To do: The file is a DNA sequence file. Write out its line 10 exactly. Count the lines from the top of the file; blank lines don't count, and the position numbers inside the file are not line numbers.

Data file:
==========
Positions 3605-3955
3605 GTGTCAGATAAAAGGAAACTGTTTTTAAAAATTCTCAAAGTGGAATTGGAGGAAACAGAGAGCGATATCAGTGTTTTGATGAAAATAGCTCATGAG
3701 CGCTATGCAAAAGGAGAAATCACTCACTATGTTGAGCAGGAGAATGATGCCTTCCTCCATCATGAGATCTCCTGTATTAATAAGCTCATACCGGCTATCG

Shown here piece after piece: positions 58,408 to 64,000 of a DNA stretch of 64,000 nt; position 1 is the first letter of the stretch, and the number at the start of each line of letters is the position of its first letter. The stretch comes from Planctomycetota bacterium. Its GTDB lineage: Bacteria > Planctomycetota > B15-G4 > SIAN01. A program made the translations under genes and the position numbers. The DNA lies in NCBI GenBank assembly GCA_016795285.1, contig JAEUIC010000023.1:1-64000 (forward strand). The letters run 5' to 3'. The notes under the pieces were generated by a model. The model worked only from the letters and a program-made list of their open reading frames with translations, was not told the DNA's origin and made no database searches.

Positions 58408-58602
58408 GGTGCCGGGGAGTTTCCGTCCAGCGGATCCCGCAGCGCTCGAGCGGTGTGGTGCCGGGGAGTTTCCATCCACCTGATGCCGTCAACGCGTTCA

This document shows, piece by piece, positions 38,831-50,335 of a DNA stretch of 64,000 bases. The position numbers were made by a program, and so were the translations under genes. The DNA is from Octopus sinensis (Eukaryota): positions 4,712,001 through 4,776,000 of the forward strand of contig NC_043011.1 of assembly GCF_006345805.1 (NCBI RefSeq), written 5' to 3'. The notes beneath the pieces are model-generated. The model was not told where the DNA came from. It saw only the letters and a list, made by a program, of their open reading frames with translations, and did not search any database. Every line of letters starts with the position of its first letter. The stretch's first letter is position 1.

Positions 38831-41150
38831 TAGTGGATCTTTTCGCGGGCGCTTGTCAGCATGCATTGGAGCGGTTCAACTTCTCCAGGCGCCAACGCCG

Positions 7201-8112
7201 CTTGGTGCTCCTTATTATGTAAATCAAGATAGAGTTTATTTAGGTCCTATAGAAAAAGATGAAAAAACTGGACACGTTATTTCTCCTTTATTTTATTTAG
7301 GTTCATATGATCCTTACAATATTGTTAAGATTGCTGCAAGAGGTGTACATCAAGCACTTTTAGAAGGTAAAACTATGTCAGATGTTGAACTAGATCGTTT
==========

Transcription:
Positions 7201-8112